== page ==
06 December, 2020

Ian Jack

Ian Jack

I left home at 18 and moved to Glasgow.  It was a journey of only 40 miles, but the social, cultural and even climatic differences were large, Glasgow being on the wet west coast of Scotland and my coming from a village in the frostier east. I had a room in a room in a tenement flat down a dark street where the people could be categorised neither as rough nor respectable—a binary way to look at the city, but useful for staying safe. A dancing troupe from a nearby theatre lived across the landing—‘dancing girls’ in a sense that no longer exists. A Polish delicatessen stood on the corner. In 1963, Glasgow got no closer to la vie boheme.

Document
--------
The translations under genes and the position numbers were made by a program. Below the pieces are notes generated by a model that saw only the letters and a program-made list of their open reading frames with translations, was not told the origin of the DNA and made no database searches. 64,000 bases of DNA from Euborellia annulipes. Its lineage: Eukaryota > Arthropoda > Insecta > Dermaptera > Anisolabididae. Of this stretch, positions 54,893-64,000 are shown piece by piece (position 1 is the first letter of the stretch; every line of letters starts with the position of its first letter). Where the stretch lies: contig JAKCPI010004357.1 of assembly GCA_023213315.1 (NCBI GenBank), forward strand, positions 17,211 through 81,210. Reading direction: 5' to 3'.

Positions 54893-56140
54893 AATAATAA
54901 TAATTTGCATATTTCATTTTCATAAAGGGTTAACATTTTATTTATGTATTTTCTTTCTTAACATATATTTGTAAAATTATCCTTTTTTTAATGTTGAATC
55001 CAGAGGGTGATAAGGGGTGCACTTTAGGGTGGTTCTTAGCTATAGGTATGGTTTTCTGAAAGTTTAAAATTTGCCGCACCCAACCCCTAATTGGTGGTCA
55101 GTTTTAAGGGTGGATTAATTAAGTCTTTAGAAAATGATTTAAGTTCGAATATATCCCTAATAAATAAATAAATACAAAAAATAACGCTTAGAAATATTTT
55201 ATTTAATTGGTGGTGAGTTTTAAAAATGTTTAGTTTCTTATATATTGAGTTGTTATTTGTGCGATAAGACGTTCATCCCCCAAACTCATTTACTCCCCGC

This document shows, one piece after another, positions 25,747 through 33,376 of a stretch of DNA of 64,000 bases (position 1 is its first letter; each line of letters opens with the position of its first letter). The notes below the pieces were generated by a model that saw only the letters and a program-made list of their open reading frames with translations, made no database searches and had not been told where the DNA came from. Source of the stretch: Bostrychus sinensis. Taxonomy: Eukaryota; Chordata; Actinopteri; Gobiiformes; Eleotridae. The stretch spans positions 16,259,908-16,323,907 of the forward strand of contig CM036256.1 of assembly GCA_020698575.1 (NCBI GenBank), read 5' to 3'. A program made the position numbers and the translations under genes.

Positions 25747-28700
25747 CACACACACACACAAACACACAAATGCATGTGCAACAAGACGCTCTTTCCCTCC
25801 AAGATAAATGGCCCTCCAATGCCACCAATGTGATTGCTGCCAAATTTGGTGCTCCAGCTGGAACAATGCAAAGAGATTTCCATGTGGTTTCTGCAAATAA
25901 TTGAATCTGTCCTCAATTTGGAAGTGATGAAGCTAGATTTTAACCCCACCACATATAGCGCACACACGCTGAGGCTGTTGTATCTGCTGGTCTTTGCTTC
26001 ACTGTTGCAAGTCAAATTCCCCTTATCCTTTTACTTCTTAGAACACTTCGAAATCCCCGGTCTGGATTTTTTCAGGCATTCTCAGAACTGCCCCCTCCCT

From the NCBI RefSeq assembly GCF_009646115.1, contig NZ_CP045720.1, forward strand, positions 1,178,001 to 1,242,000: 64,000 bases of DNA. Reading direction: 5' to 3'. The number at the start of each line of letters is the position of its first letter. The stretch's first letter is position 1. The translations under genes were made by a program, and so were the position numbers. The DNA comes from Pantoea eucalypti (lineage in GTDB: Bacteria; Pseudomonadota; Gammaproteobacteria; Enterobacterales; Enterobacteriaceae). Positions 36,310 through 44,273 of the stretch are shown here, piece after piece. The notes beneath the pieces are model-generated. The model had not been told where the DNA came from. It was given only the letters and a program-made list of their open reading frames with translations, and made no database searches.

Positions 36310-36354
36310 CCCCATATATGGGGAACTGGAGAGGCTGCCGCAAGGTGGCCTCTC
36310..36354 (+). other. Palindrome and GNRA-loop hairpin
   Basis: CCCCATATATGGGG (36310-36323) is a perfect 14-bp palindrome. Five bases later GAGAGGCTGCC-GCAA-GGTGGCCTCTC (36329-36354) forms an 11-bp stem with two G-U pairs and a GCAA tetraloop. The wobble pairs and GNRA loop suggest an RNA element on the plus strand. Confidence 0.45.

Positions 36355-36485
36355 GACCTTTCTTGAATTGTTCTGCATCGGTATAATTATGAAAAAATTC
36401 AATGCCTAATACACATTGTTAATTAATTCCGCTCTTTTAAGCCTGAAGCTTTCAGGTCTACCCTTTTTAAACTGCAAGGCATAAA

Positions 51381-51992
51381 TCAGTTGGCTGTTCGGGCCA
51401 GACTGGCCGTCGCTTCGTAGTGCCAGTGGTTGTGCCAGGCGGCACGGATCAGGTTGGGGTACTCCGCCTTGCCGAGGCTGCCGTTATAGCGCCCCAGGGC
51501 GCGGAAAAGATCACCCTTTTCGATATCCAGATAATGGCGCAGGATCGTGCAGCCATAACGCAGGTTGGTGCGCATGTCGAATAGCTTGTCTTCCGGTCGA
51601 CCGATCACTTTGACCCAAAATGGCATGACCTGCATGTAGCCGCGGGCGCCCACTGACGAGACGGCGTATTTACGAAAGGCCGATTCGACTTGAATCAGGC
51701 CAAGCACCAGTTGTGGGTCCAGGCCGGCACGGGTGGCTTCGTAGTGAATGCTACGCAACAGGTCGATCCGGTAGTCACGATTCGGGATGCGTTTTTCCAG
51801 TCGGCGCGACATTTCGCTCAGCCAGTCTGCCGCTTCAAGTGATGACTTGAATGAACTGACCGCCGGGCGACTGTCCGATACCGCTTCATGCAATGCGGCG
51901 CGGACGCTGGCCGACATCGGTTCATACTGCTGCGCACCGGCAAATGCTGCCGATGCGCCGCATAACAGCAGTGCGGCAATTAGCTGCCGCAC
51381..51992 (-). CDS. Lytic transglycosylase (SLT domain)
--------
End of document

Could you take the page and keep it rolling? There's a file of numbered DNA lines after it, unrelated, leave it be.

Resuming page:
One day of that autumn 50 years ago, a new acquaintance from the Shetland Isles showed a noteworthy sense of adventure by suggesting we ate in an Indian restaurant, of which Glasgow then had two. I’d never eaten Indian food before; there were no Indian res­t­au­­rants in Fife.  “But won’t it be hot?” I asked, but my friend ignored this concern and we went off...



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